A group of family doctors held a meeting Monday evening to discuss alternative career paths, as they say the practice of family medicine is unsustainable in Ontario.
Dr. Ramsey Hijazi, founder of the Ontario Family Physicians Union, a group of more than 1,700 doctors, said the organization had planned a mass movement of doctors to take a “coordinated day off” on Monday, but decided to hold a virtual meeting instead. to avoid any impact on patient care. Approximately 150 family doctors participated in the career summit.
Hijazi, a family doctor in Ottawa, said the goal of the meeting was to draw attention to the crisis facing family doctors. He said family medicine in Ontario is unsustainable due to insufficient funding from the Ontario Ministry of Health and the time family doctors must spend on administrative work, estimated at about 19 hours per week.
“It really shows how dire the situation is and frankly how desperate family doctors are,” he said.
Hijazi said after the meeting that doctors discussed the possibility of moving from family medicine to other fields, such as hospital or cosmetic medicine.
“It’s made a lot of doctors feel like there are options and you don’t have to feel like you have no control over your situation going forward,” he said.
Hijazi said the meeting was also intended to draw attention to what doctors see as a lack of goodwill on the part of the Ministry of Health in its negotiations with the Ontario Medical Association (OMA) for the next medical services agreement, which determines how much money doctors can charge the government. for providing care under OHIP.
The current agreement expires March 31. The OMA represents more than 43,000 physicians, medical students and retired physicians in the province.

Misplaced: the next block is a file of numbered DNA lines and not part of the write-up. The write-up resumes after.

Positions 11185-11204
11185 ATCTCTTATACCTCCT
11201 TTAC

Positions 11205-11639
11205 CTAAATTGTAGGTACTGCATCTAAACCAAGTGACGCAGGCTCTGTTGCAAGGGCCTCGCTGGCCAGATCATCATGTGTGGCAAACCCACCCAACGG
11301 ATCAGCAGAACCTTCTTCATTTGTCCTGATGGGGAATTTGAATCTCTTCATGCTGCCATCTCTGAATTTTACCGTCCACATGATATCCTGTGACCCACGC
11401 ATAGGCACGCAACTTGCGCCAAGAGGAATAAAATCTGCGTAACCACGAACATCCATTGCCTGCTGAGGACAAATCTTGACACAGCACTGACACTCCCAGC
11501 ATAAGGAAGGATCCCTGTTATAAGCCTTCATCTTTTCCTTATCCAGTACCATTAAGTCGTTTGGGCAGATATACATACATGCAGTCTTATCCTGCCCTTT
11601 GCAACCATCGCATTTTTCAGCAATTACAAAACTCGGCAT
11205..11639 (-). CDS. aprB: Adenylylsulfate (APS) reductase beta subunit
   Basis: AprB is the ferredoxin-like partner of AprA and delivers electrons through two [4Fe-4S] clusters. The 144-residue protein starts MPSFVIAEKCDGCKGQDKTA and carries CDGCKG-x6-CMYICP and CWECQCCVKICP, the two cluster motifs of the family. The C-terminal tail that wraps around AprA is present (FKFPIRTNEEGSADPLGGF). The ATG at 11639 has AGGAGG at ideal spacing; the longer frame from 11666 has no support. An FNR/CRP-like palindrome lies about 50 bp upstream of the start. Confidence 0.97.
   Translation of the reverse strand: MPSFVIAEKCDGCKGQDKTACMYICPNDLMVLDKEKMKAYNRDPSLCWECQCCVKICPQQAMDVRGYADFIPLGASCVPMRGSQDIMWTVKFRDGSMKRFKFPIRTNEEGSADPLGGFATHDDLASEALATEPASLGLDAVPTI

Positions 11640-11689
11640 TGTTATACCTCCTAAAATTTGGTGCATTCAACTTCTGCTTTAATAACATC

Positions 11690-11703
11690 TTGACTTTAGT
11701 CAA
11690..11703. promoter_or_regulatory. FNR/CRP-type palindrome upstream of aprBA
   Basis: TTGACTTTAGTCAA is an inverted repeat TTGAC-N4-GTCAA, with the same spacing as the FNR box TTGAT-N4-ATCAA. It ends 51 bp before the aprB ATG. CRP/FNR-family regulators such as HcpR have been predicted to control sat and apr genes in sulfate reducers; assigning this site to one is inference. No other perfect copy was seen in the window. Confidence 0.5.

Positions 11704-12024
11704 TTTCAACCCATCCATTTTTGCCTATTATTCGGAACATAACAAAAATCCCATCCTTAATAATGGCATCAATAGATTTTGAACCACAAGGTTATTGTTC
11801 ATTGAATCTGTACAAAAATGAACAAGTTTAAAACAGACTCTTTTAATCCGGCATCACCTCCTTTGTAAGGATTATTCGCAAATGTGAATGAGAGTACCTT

In an online petition, the union says it’s important to recognize that family doctors are small business owners facing “significant” financial challenges.
“Family doctors in Ontario are paid by the government through funding to cover various expenses such as rent, staff salaries, nursing services, electronic medical records, computers, telephone bills, utilities public, etc. “
“Our government must support primary care”
Dr. Alia Dharamsi, a physician in the University Health Network’s emergency department, said she’s not surprised doctors are stepping up to make their voices heard. She is not part of the group.
“Our government must support primary care. That’s the bottom line. We need family doctors. They are the backbone of our health system. They are the scaffolding. Without them, everything falls apart.” , she said.
“What we know is that the population is increasing, our population is aging, the needs of people in the health system are only increasing and increasing, but what is not increasing is the support financial support granted to our family doctors,” she added.
“You can’t have limited resources to support an infinitely growing population.”
In a statement released Monday, the OMA said it was aware of the meeting and noted that doctors are not allowed to strike under its agreement with the government.
“We recognize the significant challenges family physicians face. We also appreciate the frustrations they face in the face of systemic barriers that prevent them from practicing comprehensive family medicine,” the statement read.
The OMA has stated that resolving the crisis in family medicine is one of its top priorities.
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Ontario says it is making “record investments”
The Ministry of Health, for its part, said in a statement Monday that it was adding thousands of doctors by expanding medical schools, notably at the University of Ottawa, and expanding interdisciplinary primary care teams, which he says will connect 98 per cent of Ontario. residents to a primary care provider.
In a Feb. 1 news release, Ontario Health Minister Sylvia Jones said the province is investing $110 million to connect up to 328,000 people to primary care teams, which according to it will allow the province to move closer to connecting all Ontarians to primary care.
“Our government is making record investments to ensure that everyone who wants a primary care provider can access one,” Jones said in the release. “While there is still work to be done, providing hundreds of thousands more Ontarians with the opportunity to access primary care brings us one step closer to that goal.”